I will put aside the reason _why_ you want to allocate memory in an embedded system -- usually this is a Bad Idea, so expect someone (maybe me, if I get time) to question you closely on what you're trying to do, and why.
I'm pretty sure that the memory allocation only works up to 65536. This is consistent with the limitations of Borland under DOS (and, perhaps, of DOS itself). Remember that the 80186 is pretty much a 16-bit processor with a strange memory paging scheme. So it's really easy to write a memory allocator that only works on blocks up to 2^16.
I suspect that you're going to have to make your own memory allocator. You could test this by dredging through the header files ("new.h" is, I think, the one you want to look for) and see what the argument is to the default new  operator. I suspect that it'll be of type int, which means that 65536 turns to zero. You can do the same thing for malloc -- if it takes a 16-bit integer, then the memory system simply cannot allocate more.
Assuming that there isn't a "huge_malloc" (or something) already, you'll probably have to make one -- and you'll have to make a "malloc" and a "free" to go along with it. Then, to add insult to injury, if my suspicions are correct you won't be able to use new  _at all_, and will, instead, have to do it the old fashioned way.
On the plus side, there's plenty of nice memory allocators out there, so you don't have to be on your own.
I think you are going to be hosed by the 64k segmentation limit even if you do write a memory allocator that can get you more than the 64K - in multiple bytes. There are int86 calls that deal with this, I had many reboots trying to use them many years ago. Get a hold of the old "Programmers PC Sourcebook", this lists all the int86 calls.
It's been a long time, but IIRC Borland C(++) had hmalloc() [maybe with leading underscore] which could allocate chunks equal/larger than
malloc/free can be used in C++ if you are careful: e.g., a C++ object located in a malloc'd block must be created using placement new() and destroyed *manually* by calling its destructor (~) function ... do NOT call delete() on such objects or you'll completely f_ up your heap.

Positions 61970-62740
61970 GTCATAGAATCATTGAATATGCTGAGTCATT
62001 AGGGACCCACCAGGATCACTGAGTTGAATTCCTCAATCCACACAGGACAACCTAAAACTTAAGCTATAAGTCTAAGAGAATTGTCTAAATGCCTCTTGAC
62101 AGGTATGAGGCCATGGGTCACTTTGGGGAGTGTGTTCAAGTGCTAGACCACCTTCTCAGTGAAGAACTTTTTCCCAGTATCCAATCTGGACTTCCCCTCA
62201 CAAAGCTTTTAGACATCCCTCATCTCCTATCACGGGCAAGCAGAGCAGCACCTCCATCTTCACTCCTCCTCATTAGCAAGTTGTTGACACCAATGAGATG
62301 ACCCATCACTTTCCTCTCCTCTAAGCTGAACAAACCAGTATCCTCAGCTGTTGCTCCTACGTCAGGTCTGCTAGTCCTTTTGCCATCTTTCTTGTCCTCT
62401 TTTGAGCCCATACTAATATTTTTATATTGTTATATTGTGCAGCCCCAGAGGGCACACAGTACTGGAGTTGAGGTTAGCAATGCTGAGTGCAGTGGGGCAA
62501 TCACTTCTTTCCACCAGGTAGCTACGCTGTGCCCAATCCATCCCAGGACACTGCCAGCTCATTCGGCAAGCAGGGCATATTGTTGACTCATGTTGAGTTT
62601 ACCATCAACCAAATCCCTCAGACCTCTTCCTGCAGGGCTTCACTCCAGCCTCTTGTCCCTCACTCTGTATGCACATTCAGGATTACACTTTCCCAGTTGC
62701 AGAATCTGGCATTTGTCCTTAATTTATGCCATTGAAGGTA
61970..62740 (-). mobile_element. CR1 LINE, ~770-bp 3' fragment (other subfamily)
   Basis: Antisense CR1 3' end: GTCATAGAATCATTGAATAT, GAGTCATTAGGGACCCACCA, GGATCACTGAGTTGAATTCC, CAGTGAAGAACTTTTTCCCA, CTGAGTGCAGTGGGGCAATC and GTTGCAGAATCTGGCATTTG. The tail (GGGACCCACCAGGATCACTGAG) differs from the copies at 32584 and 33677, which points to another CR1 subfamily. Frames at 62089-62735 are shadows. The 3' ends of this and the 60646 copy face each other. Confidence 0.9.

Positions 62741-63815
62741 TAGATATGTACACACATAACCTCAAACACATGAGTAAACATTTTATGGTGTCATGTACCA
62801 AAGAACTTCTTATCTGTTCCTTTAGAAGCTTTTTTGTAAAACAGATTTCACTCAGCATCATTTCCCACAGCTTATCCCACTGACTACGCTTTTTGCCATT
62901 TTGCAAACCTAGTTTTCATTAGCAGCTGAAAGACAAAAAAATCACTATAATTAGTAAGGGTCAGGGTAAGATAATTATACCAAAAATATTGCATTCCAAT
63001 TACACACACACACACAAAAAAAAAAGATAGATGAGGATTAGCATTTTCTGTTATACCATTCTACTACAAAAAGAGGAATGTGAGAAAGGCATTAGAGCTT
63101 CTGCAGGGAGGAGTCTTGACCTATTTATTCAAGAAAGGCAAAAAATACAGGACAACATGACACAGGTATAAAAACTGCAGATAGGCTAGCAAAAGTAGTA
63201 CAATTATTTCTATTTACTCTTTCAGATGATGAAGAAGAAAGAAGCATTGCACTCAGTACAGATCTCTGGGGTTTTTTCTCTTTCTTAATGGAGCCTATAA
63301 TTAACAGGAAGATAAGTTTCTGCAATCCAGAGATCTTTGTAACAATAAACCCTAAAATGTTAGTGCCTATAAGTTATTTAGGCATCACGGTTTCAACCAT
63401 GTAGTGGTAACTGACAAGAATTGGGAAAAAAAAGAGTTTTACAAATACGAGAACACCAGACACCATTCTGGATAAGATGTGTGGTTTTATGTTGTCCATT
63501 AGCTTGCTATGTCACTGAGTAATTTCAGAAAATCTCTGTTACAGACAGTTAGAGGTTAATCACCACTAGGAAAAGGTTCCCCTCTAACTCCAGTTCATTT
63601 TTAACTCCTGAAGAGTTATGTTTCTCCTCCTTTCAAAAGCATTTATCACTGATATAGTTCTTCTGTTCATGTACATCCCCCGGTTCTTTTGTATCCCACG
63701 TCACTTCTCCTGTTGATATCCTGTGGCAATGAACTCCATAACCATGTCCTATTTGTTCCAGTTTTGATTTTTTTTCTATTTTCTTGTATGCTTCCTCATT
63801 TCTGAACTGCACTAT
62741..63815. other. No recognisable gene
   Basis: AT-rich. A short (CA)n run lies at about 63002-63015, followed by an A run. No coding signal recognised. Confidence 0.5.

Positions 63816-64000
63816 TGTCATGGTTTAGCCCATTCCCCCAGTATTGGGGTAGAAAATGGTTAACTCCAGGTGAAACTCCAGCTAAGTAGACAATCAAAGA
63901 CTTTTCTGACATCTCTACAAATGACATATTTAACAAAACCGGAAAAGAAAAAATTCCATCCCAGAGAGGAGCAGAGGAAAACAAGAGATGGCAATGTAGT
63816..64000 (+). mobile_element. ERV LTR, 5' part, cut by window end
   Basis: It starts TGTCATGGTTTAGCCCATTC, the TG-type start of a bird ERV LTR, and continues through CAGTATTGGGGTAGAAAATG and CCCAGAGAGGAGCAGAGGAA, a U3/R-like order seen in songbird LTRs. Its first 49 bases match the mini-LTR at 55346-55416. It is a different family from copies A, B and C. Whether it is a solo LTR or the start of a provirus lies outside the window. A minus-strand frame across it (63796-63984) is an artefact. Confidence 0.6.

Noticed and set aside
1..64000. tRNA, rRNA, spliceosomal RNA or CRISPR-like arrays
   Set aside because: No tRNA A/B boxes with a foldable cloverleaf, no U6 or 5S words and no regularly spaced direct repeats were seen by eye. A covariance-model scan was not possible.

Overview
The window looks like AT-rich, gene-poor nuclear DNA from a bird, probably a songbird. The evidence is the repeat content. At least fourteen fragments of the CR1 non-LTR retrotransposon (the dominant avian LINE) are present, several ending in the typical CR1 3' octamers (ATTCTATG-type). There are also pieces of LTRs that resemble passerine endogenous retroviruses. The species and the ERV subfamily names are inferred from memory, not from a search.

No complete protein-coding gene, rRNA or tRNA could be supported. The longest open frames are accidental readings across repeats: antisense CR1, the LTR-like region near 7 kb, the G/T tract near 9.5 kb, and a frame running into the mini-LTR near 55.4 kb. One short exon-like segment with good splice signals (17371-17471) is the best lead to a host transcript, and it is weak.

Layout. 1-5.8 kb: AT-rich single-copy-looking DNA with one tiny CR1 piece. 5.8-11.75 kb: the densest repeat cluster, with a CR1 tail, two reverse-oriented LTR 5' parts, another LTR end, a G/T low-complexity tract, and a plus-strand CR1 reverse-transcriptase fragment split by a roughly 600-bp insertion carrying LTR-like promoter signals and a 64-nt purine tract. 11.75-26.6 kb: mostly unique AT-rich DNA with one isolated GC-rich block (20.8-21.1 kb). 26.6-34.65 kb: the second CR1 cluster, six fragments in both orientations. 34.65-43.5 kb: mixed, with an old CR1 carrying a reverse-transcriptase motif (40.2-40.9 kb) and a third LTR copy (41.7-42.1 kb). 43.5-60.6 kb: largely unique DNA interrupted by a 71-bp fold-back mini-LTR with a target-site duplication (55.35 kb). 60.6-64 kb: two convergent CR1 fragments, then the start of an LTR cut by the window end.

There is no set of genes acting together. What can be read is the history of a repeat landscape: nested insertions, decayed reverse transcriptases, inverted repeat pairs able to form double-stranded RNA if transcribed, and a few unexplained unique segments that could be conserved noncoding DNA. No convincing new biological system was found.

If applicable, the malloc'd block itself should be free()'d when you're done with it. Again, do not use delete().
You need to keep a huge pointer to the base address of your block, and if you subdivide it, use huge pointers and huge arithmetic when creating new pointers into the block. You can convert them to far pointers to hand out to other code if the subdivisions themselves are smaller than 64K.
The really important points are to use placement new() and _not_ to use delete().
Normally when you call new(), it allocates a memory block from the heap and then constructs the desired object (or array of objects) in that block.
Placement new() is a variant that *only* constructs the desired object in an already existing memory block whose address is passed to the new() call.
These links are (mostly) consecutive on the same page - start with the
1st one and just keep reading. I provided them all for completeness.
One problem with placement new() is that there is no array version. To create an placed array, you need to determine the size of the elements and step a pointer performing a placement new() at the desired address of each element individually. Then to destroy the placed array, you must step through again calling the destructor of each element individually. [This implies that every element type must have both constructor and destructor - even if they are trivially empty.]
This is actually what new does after allocating a heap block, and what delete does before releasing the block ... but you must do it all manually to (re)use an already existing block instead of allocating a new one.